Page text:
The recently announced results of the 2020 census require clarification and elaboration in two areas. The first is in the announcement by Prime Minister Ismail Sabri Yaakob that the bumiputra population has increased to 69.4% from 67.4% in 2010.
Sabri did not break down the statistic to show the percentage of the Malay population and the non-Malay bumiputra population which is largely made up of ethnic East Malaysians, many of whom are Christians. Neither did he reveal if the increase in the bumiputra population was general or uneven between the two bumiputra groups.
Giving such details will provide a truthful picture of population trends in Malaysia. Beruas MP Ngeh Koo Ham said yesterday as reported in Malaysiakini that the detailed numbers for each ethnic group should be disclosed as it was important for the implementation of government policies.
“The various native groups in Sabah and Sarawak should be classified separately as their needs are different from the Malays in Peninsular Malaysia,” Ngeh said in the report.
“The Malays in the peninsula would like to see sufficient funds allocated for matters related to Islam as they are Muslims. However, the majority of the natives of Sabah and Sarawak are non-Muslims and they would like a fair and proportionate amount of funds to be allocated to matters related to their religious faiths.”
In presenting the details of the 2020 census, Sabri also said that the bumiputeras make up the highest percentage with 69.4 percent, followed by the Chinese (23.2 percent), the Indians (6.7 percent), and others (0.7 percent).
The 2020 census also showed that Malaysia’s population has increased to 32.4 million people, compared to 28.3 million in 2010.
Ngeh also questioned if the 2.6 million non-Malaysians in the country, as stated by the 2020 census, and which he said make up 8.3 percent of the population, was considered as bumiputra. If the “others” category comprises 0.7 percent, how are the 2.6 million non-Malaysians (or 8.3 percent) accounted for?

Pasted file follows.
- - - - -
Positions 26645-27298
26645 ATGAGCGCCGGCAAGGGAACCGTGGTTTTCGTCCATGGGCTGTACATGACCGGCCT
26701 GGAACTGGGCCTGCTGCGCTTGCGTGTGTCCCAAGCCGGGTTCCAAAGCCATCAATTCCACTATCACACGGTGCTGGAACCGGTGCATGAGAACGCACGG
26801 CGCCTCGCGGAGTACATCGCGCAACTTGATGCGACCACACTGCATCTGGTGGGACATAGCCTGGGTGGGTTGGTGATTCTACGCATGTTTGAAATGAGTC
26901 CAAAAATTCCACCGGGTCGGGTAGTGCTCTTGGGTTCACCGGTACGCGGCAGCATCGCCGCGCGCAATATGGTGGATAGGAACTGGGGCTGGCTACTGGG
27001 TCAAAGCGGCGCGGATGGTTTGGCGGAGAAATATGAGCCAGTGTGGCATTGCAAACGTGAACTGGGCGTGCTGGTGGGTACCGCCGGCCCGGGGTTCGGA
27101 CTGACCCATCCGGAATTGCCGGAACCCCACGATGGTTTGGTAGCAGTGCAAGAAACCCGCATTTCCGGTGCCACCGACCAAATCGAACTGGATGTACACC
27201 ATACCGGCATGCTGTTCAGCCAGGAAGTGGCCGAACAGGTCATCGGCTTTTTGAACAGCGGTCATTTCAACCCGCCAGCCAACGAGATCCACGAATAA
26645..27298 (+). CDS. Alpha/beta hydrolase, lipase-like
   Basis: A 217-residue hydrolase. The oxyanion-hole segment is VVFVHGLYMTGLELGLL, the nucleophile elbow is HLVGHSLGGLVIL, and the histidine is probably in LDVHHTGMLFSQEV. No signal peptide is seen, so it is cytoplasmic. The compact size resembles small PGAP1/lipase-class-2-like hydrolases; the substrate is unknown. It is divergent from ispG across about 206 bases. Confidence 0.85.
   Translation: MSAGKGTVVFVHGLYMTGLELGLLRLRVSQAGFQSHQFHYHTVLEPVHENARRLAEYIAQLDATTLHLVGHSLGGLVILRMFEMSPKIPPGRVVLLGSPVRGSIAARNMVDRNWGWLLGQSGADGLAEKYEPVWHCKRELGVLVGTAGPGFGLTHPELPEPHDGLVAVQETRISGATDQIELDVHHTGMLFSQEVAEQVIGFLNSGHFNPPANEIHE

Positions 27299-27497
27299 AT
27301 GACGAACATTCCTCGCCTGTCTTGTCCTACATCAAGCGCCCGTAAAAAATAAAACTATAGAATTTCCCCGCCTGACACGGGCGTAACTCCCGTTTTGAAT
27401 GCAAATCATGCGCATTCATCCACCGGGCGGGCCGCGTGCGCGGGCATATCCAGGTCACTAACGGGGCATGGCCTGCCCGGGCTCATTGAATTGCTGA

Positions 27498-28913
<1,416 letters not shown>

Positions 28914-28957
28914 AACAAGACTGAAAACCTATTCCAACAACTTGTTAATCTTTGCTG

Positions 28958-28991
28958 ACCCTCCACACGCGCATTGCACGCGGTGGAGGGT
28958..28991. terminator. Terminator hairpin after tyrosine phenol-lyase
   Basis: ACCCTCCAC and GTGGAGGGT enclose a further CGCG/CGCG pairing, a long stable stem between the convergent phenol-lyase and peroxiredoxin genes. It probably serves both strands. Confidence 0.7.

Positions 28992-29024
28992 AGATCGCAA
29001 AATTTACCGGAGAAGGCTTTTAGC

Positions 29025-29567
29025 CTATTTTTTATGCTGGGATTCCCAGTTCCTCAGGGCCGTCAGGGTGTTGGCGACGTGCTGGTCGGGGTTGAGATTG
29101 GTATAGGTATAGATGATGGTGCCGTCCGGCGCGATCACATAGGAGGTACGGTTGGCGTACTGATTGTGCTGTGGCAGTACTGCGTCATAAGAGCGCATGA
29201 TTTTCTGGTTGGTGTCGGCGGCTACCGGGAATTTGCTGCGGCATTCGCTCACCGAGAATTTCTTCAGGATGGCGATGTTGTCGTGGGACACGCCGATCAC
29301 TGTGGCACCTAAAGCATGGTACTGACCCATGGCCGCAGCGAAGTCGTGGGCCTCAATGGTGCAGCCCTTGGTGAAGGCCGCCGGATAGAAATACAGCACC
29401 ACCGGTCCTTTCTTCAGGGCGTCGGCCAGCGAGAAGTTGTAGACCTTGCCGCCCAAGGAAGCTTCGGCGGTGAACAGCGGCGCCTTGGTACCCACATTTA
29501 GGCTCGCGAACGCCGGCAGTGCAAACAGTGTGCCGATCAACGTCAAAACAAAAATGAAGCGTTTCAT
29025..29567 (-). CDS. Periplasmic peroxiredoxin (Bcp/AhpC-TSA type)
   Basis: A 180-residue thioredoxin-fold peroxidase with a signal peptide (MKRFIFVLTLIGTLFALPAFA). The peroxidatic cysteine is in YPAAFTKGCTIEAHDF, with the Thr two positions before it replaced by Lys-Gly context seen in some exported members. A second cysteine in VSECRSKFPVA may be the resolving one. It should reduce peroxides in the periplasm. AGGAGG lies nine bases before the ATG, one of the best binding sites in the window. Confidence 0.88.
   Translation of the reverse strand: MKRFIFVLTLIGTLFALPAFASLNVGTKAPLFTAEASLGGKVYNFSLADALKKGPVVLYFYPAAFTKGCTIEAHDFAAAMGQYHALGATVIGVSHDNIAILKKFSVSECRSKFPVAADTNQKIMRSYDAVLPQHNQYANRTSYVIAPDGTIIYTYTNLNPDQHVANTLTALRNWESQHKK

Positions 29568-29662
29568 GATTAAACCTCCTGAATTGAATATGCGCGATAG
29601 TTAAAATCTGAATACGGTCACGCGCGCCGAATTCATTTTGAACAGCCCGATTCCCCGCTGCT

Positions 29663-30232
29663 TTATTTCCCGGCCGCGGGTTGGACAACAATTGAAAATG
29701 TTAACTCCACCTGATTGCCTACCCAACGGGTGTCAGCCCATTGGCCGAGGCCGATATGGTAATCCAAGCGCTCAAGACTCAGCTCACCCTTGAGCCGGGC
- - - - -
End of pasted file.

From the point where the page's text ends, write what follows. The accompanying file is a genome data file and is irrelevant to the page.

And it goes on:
“If the ethnic group’s composition stated by the premier includes the whole 32.4 million people, then almost all the 2.7 million foreigners are classified as bumiputera, which is clearly unacceptable,” he said.
Ngeh wanted a clarification from the Prime Minister who at that time was on an official visit to Brunei and we are yet to hear of a response from him.
These data that Ngeh wanted clarified are important for the public to know but the PM doesn’t seem too interested in giving the correct picture or is taking his time about it while we are still waiting to know.
Other statistics that are of concern and which have a direct bearing on the current political situation are the rural and urban population figures. The urban population has risen from 70.9 percent in 2010 to 75.1 in 2020 and the rural population has dropped from 29.1 percent in 2010 to 24.9 percent in 2020.
These figures suggest that in both 2010 and now the Malaysian population is urban rather than rural. If this is the case, why are there more rural parliamentary constituencies than urban ones?
This would explain why there are more MPs representing the rural areas than the urban areas and why they can form a majority representing bumiputras but this representation may be a minority and not a majority as they claim to be and why this minority is conservatively rooted in rural ways.
Such a delineation of parliamentary constituencies may have been necessary before the urban migration of rural folks but they no longer apply if the majority of the rural folks have now become urban. Delineating parliamentary constituencies may be necessary now to give the majority of the population in the urban areas more say.
These are issues that a federal government must address but we are yet to see the kind of leadership necessary to get such jobs done at the helm of the Malaysian government in the past two years.
When parliamentary constituencies are delineated to give more representation to the majority urban population, the conservative minority will be unable to dictate politics.
It is extremely urgent that a responsible and competent government that represents the majority is installed which accommodates and serves Malaysia’s changing landscape.